These former peace-prize recipients have one quality in common: Each of them embodies a bold vision for the future, even if their vision has yet to be fully realized. Does this sound familiar today?
Reasoned voices were largely inaudible amidst the not-so-analytical shouting match that is sadly typical of the fractious political discourse in the United States today. Some even suggested that Obama won the prize "for trashing America"(Sean Hannity) or because he is black (Ann Coulter). The negative spin on Obama's peace prize is particularly unfortunate considering the reconciliatory nature of the award he is to receive on Thursday.
Many scholars posit that Alfred Nobel instituted the prize out of remorse over his signature invention, dynamite. Because the Swedish chemist did not elaborate in his will on his rationale for the award, we will never know with certainty its intellectual origins. The notion that the peace prize represents Nobel's deathbed repentance has its utility. After all, the same inclination that may underlie the peace prize resides at the heart of conflict-resolution: apologizing.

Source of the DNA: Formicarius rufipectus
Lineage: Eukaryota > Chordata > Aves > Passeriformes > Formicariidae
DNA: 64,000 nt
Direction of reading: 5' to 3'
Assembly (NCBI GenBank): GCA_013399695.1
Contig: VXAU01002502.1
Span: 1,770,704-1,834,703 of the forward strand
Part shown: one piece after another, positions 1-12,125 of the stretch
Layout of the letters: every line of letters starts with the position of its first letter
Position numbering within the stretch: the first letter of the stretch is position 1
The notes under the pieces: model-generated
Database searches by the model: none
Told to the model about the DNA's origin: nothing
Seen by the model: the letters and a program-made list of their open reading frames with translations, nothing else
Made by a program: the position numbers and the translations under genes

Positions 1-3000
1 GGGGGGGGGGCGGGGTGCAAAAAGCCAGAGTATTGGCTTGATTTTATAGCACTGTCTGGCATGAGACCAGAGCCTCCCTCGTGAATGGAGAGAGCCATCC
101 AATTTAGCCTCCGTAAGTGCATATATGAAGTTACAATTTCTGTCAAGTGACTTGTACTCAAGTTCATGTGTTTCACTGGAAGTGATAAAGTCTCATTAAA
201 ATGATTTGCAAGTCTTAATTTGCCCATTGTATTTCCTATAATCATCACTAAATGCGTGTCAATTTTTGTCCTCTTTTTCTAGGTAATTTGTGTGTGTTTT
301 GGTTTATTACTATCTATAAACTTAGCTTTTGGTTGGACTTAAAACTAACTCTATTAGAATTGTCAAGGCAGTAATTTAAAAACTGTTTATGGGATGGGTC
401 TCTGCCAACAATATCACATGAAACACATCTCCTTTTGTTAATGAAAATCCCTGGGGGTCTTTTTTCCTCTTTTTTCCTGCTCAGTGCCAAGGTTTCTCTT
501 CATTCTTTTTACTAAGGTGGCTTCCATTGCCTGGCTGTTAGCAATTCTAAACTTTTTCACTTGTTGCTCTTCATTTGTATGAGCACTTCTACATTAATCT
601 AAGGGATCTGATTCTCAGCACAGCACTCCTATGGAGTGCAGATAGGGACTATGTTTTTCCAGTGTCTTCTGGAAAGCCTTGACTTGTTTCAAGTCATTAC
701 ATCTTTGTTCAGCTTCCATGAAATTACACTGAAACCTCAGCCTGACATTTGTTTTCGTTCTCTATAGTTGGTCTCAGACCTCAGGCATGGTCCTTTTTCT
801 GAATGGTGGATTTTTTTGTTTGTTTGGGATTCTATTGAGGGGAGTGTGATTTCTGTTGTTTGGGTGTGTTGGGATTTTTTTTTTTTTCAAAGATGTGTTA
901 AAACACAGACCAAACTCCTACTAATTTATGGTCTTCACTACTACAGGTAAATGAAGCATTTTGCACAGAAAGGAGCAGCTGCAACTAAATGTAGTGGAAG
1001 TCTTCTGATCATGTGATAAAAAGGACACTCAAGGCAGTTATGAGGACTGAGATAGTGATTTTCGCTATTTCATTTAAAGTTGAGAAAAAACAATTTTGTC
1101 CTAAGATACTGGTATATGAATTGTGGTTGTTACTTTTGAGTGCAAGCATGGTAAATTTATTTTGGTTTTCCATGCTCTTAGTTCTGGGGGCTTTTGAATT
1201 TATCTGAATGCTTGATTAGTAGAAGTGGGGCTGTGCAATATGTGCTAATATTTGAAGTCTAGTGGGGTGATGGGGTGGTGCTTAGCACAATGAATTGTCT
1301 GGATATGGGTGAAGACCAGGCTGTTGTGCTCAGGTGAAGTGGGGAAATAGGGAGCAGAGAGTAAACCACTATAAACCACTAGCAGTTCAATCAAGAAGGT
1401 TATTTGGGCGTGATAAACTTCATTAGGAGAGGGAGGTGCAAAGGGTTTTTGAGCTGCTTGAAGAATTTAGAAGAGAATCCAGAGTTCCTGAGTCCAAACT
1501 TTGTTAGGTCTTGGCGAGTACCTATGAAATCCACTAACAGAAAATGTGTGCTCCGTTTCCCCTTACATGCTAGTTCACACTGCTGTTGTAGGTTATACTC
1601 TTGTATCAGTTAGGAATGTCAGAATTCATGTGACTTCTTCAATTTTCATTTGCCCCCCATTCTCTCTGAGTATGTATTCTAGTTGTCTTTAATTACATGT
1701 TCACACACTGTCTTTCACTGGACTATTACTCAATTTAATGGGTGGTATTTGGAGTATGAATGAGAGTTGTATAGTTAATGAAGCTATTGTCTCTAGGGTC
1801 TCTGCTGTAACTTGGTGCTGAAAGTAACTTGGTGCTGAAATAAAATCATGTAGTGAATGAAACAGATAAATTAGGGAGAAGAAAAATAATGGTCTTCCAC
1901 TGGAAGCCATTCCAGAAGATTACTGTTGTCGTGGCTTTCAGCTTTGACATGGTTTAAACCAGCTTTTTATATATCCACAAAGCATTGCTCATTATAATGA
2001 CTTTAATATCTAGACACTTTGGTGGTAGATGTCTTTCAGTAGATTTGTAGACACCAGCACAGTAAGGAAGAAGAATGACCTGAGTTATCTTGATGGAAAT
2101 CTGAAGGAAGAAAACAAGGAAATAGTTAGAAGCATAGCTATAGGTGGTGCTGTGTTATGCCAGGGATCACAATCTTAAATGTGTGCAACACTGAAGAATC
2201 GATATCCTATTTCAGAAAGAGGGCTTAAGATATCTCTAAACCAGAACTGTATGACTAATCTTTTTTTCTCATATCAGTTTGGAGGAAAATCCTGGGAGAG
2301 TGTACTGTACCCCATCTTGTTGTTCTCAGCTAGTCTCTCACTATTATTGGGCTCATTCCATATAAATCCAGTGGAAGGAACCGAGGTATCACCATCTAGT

Can you think of any other nation that would have responded in such a negative manner to the announcement that its leader had received the Nobel Peace Prize? Does anyone remember Finns, Bangladeshis, Egyptians, Kenyans, Iranians, or Koreans in recent years protesting their fellow citizens receiving the symbolic award?
Fortunately, it's not too late for Americans to accept Obama's Nobel Peace Prize as the national treasure it is. This week, the president of the United States is being honored as the leading voice on issues related to peace in 2009. When he walks across the stage in Oslo, it should be a moment of pride and patriotism for all Americans.